NWLC Applauds CMS’ Action on Mylissa Farmer’s Emergency Abortion Complaint, Finding Hospitals Violated Federal Law

(Washington, D.C.) Today, the Biden administration announced that two hospitals, in Missouri and Kansas, violated federal law when they refused to provide emergency abortion care to Mylissa Farmer. This action was in response to a complaint filed in November 2022 by the National Women’s Law Center (NWLC) on behalf of Ms. Farmer with the Centers for Medicare & Medicaid Services (CMS). Ms. Farmer experienced emergency life-threatening pregnancy complications just short of 18 weeks into her pregnancy but was denied care by two different hospitals. The complaint asserted that the hospitals violated the Emergency Medical Treatment and Active Labor Act (“EMTALA”), a federal law that ensures patients receive the emergency medical care they need, even if there is conflicting state law.

After the Supreme Court overruled Roe v. Wade and as statesincluding Missouribegan to ban abortion, the Administration issued guidance making clear that federal law preempts state abortion bans when needed for emergency care, and that providers must continue to offer emergency abortion care. But some hospitals have not followed the law. The action today is the first time since the Supreme Court overturned Roe v. Wade that EMTALA has been enforced against a hospital that denied someone emergency abortion care.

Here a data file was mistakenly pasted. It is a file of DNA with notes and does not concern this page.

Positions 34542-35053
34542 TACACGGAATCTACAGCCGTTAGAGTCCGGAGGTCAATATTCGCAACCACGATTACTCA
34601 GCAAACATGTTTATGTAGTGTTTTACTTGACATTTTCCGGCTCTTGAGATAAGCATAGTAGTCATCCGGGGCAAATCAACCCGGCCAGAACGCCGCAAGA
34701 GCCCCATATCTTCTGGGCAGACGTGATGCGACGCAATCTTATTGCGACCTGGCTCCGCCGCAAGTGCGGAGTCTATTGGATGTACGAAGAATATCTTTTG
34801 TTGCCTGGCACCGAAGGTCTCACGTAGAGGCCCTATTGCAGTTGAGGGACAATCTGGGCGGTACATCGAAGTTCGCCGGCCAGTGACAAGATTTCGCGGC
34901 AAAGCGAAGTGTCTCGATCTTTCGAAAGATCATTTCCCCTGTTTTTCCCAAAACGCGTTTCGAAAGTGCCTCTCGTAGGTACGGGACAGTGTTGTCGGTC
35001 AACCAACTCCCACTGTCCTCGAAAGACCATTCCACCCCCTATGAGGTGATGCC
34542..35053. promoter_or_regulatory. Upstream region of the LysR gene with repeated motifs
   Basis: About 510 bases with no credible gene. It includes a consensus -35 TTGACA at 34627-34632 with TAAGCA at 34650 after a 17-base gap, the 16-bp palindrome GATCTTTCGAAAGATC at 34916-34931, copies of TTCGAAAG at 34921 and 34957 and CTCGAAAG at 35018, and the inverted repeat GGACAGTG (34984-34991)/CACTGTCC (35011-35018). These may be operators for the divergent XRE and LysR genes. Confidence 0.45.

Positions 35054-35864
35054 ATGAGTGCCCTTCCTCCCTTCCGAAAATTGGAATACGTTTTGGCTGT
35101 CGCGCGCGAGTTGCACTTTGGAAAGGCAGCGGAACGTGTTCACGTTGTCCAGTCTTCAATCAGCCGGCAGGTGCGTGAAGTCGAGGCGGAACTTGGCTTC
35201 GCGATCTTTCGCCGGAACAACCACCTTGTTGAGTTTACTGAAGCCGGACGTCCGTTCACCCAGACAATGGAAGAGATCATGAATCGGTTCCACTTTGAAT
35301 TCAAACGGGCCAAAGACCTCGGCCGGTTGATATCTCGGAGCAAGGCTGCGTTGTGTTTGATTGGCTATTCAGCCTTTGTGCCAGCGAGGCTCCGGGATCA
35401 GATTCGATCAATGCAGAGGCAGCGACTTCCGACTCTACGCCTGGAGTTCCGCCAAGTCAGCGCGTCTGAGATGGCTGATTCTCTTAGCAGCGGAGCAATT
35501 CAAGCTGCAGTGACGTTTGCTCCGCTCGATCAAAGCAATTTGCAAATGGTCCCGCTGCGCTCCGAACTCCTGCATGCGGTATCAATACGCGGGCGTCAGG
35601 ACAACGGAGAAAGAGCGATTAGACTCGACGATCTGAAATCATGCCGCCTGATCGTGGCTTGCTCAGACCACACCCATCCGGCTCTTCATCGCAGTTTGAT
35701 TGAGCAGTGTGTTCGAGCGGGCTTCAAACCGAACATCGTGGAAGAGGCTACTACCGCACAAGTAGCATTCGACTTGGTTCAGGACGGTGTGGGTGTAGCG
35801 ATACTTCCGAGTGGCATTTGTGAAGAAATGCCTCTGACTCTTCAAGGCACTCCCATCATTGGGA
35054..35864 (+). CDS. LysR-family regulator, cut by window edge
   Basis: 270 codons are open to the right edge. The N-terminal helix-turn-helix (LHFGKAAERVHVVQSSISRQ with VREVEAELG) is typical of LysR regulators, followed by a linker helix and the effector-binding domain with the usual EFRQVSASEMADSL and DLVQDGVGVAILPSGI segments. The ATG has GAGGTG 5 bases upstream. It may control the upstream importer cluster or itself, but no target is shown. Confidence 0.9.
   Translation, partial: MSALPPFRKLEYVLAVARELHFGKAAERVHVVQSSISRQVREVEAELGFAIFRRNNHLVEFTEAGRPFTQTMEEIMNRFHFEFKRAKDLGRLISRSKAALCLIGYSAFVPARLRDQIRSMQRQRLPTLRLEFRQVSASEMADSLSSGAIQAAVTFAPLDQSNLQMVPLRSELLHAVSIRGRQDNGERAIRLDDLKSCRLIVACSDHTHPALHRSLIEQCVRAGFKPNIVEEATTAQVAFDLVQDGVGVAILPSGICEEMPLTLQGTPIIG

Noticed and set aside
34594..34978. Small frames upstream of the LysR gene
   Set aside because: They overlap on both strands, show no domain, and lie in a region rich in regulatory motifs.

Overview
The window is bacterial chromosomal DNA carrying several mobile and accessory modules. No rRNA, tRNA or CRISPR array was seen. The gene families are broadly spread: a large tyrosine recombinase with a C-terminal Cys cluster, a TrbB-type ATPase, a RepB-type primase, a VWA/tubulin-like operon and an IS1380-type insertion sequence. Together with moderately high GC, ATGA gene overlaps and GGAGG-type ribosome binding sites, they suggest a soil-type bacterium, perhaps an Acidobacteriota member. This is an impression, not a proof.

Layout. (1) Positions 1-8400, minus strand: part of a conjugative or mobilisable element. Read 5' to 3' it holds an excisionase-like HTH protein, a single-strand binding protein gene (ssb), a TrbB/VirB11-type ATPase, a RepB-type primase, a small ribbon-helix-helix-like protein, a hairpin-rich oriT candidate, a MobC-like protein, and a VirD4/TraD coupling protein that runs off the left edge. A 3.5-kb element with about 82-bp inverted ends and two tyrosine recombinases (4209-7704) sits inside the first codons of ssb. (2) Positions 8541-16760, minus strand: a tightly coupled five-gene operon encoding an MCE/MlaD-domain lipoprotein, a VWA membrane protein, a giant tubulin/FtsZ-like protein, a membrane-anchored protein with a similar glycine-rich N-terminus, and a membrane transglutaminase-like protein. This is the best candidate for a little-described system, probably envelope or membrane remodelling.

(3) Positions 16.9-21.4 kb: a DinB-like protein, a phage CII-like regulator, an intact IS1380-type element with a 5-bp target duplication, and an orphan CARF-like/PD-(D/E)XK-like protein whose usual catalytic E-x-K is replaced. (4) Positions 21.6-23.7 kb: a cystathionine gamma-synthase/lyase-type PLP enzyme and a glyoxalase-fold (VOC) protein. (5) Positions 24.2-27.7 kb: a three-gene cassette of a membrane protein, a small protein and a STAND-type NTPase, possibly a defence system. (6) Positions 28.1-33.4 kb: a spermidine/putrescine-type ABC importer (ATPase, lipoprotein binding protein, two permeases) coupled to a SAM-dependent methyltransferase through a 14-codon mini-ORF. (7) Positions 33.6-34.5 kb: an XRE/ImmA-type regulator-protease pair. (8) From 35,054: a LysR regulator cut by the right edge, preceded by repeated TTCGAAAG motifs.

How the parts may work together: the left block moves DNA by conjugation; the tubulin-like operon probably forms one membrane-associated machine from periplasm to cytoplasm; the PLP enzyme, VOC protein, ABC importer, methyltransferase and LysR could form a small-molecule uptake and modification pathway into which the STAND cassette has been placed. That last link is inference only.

“What happened to our client Mylissa was not only horrificCMS has just made crystal clear that it was illegal, regardless of where she lived or that state’s laws. This is an important step in getting Mylissa some justice for the harm she suffered, but no one should ever go through this in the first place,” said Michelle Banker, Director of Reproductive Rights and Health Litigation at NWLC, and one of the lead attorneys representing Ms. Farmer. “Other hospitals should take heedthere are consequences for denying people emergency abortion care.”

Last August, Ms. Farmer experienced preterm premature rupture of membranes (PPROM) at approximately 18 weeks of pregnancy. This was a medical emergency, putting her at risk of severe blood loss, sepsis, or death. But she was denied the emergency care she needed—an abortion—by Freeman Hospital West in Joplin, Missouri, and the University of Kansas Health System in Kansas City, Kansas. 

“I am pleased with this decision, but pregnant people across the country continue to be denied care and face increased risk of complications or death, and it must stop,” said Mylissa Farmer. “I was already dealing with unimaginable loss and the hospitals made things so much harder. I’m still struggling emotionally with what happened to me, but I am determined to keep fighting because no one should have to go through this.”